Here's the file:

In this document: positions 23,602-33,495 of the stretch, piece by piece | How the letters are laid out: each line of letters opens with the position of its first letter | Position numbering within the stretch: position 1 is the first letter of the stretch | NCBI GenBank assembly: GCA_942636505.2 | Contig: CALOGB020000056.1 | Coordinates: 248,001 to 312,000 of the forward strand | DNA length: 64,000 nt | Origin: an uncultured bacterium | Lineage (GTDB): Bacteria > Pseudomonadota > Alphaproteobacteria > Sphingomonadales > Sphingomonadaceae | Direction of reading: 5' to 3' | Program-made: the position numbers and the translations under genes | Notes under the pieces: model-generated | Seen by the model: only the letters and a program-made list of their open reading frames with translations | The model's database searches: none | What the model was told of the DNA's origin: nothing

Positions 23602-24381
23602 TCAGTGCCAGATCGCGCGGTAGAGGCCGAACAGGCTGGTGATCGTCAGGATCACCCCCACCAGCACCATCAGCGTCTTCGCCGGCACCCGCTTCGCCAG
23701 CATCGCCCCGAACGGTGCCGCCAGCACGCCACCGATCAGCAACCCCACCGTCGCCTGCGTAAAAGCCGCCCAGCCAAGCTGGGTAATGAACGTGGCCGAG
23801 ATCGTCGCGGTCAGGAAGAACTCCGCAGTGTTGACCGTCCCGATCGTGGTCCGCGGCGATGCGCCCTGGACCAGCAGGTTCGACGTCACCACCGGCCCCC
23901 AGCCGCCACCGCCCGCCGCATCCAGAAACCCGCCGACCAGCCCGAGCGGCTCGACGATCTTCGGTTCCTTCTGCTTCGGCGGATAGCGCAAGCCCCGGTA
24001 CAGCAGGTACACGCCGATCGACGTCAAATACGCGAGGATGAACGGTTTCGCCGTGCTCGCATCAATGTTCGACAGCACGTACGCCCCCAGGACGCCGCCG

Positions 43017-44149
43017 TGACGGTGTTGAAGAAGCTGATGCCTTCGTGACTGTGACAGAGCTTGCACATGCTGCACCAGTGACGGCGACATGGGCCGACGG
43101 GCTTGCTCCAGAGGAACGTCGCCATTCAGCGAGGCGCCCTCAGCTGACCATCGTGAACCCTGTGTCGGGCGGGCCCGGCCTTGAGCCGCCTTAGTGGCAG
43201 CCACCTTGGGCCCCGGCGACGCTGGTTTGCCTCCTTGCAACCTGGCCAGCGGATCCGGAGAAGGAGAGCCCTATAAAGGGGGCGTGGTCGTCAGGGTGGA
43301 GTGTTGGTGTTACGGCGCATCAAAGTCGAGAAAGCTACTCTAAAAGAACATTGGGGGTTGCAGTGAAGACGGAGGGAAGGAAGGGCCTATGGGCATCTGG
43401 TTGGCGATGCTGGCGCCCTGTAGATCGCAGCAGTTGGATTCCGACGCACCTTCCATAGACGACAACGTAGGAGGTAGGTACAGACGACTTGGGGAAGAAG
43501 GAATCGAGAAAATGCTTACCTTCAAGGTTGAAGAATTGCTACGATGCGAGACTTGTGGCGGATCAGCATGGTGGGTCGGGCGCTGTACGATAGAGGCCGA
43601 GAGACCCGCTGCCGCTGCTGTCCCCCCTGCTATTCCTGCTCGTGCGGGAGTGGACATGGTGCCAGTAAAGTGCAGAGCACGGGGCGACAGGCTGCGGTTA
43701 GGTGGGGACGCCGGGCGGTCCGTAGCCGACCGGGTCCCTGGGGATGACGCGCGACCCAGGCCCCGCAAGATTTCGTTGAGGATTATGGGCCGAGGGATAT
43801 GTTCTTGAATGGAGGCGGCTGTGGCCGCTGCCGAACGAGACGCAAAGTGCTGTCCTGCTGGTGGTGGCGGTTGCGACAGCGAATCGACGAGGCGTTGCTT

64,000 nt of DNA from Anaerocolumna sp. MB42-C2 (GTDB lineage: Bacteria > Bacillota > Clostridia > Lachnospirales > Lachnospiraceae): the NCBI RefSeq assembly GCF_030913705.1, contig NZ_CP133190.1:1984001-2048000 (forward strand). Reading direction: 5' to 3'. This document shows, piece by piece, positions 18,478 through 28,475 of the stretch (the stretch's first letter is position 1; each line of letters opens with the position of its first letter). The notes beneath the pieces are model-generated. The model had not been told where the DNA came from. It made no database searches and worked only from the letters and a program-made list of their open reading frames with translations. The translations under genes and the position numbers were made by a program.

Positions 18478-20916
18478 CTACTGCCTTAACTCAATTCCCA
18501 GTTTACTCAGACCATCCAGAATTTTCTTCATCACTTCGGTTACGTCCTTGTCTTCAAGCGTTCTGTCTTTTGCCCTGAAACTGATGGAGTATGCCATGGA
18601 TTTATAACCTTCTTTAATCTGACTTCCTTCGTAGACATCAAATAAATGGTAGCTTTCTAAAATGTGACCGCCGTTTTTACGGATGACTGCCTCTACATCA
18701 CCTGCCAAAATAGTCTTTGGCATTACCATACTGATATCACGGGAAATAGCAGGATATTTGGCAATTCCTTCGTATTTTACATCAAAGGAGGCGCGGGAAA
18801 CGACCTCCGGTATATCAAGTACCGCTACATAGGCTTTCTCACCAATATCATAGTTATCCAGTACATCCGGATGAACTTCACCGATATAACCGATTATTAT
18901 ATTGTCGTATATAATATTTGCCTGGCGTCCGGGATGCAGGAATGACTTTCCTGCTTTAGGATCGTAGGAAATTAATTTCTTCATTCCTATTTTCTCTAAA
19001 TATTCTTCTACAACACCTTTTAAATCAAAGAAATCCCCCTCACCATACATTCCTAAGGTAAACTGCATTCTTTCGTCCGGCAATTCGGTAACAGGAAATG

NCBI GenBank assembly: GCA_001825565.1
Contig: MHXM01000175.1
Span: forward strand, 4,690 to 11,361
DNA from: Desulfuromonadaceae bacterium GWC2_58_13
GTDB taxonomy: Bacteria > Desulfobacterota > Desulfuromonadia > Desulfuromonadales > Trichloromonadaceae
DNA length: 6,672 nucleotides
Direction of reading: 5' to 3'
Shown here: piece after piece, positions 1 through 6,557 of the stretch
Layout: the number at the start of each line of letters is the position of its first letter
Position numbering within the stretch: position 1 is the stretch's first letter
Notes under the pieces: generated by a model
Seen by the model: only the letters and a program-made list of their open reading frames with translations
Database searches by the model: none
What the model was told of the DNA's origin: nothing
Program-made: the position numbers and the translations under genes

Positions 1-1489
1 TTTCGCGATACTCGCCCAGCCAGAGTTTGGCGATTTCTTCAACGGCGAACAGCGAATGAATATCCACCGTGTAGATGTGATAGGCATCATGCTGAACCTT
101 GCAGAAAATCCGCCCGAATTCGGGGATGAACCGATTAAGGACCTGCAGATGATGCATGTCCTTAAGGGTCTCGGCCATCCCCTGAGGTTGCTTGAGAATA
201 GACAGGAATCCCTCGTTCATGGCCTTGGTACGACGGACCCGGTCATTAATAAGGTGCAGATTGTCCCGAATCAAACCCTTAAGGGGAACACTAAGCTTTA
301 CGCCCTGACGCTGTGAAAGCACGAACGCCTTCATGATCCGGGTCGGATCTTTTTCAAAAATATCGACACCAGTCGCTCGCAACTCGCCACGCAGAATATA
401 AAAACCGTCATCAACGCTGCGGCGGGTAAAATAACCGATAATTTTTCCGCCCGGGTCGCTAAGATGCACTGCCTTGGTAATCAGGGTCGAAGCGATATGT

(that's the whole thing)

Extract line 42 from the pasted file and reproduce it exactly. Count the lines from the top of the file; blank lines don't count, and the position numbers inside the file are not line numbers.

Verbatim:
Positions 1-1489